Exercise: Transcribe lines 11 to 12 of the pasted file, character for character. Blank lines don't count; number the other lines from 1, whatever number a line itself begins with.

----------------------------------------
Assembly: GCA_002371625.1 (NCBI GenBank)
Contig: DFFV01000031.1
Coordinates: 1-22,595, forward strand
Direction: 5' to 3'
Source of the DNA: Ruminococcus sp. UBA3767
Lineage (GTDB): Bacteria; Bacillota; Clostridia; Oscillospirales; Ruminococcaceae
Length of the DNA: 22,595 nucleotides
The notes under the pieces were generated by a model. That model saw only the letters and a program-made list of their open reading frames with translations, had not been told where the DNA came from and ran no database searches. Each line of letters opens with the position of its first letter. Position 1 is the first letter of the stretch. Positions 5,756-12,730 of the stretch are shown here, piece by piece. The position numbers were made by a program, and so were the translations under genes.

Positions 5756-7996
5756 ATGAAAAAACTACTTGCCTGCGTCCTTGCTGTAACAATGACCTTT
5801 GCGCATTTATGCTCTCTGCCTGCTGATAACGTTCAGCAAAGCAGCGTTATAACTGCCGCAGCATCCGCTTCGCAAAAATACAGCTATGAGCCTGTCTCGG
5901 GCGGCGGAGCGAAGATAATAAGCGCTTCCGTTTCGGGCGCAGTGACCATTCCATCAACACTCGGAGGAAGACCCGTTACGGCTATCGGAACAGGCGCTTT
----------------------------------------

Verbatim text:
5801 GCGCATTTATGCTCTCTGCCTGCTGATAACGTTCAGCAAAGCAGCGTTATAACTGCCGCAGCATCCGCTTCGCAAAAATACAGCTATGAGCCTGTCTCGG
5901 GCGGCGGAGCGAAGATAATAAGCGCTTCCGTTTCGGGCGCAGTGACCATTCCATCAACACTCGGAGGAAGACCCGTTACGGCTATCGGAACAGGCGCTTT